- Networking and marketing doesn’t have to be a drag either. Your confidence in yourself and your talents can be shared in an enlightening and exciting manner. And, once again, this energy is infectious, drawing in your best clients and potential new friends. Your likeability factor has an enormous impact on your perceived value. Develop your credibility, establish yourself as an expert, strive to be your best, most likeable self, and you’ll quickly become the best and most obvious choice for your potential clients.
- The book also goes into finding the perfect price for your services, and understanding your value versus your pricing. Customers will pay highly for perceived value and you can raise your prices to best serve your business without the guilt feelings that sometime plague us small business owners. And, of course, you are free to price your services in a way that can be more exclusive or allow more options for customers, while having specials and discounted deals that best serve your market. There will always be people who are willing to pay for what you have to offer. Part of being very specific about your market is figuring out where these people will be found.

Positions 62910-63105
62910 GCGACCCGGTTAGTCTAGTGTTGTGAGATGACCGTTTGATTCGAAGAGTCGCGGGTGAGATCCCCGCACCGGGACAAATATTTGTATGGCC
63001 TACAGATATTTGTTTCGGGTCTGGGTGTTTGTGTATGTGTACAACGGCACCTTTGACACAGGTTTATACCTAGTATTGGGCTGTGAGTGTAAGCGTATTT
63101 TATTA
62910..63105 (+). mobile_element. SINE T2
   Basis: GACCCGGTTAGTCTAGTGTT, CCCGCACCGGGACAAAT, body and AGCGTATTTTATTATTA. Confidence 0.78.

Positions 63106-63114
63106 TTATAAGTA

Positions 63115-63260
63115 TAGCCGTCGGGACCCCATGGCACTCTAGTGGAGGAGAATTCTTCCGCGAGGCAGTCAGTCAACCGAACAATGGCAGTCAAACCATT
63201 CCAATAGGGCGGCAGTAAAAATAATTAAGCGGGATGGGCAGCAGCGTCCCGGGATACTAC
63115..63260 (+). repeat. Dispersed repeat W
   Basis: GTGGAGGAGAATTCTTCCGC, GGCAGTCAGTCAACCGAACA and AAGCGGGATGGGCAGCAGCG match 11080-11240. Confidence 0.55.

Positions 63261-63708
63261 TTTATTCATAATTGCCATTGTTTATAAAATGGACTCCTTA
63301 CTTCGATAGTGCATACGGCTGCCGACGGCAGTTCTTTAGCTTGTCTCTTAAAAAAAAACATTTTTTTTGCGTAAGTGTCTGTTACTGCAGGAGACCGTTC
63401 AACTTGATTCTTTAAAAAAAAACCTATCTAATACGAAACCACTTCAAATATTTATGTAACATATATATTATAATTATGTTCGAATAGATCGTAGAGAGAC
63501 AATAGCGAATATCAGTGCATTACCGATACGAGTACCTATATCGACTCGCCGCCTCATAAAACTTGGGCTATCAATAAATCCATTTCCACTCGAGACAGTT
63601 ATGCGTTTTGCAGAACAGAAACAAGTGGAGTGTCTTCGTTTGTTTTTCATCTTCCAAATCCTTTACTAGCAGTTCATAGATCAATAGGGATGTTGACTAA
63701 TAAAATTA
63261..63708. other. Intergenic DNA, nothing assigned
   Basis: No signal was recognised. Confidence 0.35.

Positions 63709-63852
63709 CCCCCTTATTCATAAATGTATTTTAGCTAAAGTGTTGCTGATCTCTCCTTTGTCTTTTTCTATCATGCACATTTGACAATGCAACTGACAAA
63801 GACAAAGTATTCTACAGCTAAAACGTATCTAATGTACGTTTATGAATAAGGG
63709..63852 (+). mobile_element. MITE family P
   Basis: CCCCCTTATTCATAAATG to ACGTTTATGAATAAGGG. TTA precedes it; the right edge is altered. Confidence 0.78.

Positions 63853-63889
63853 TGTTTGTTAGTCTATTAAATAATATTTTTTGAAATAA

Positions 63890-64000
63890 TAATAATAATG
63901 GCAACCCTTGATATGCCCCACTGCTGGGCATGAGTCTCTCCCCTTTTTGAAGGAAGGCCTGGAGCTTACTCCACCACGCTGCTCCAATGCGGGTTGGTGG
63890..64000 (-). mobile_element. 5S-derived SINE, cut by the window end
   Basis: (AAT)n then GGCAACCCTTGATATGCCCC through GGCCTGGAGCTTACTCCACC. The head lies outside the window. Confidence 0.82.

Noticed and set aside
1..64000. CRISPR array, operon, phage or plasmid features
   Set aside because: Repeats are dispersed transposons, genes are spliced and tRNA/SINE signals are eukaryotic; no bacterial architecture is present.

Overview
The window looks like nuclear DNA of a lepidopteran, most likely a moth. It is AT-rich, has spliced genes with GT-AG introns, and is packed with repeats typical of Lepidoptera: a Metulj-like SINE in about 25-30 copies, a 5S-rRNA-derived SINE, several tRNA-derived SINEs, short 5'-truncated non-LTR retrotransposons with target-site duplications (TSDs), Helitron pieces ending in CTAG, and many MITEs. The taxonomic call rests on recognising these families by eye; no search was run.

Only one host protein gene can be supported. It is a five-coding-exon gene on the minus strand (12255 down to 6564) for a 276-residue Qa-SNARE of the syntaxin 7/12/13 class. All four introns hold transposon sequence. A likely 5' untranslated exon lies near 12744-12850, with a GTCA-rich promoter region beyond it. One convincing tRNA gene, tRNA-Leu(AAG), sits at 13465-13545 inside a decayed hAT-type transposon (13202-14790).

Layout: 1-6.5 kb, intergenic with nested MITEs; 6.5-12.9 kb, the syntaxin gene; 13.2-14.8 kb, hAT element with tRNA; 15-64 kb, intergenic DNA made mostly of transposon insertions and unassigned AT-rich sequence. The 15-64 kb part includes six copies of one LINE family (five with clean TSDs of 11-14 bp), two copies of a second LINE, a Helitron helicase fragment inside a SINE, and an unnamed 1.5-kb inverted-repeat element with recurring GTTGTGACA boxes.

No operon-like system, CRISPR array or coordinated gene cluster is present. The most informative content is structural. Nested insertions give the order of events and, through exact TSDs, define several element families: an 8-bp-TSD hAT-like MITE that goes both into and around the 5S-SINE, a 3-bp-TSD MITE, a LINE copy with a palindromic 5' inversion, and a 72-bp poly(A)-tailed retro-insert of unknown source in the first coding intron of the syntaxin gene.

- Maintaining your website and blog, as well as having social media strategies (this is something I really need to work on) contribute to your business foundation and keep you in front of your clients so that when they are ready to work with you, you’re top of mind.
- You can be a confident consultant. Get yourself out to events, throw your own if you can, seek out speaking opportunities or do some guest blogging, and build your experience in front of an audience. People like to work with confident, self-assured people. Be that. 🙂
This is but a tiny snippet of the information and learning that this book gives. Do yourself a favour and go grab it. Read a few pages and you’ll be hooked, I promise you.
Book Yourself Solid is a fantastic foundation book to any business. I wish I’d come across and read it a year ago. But all things in the right time, I guess.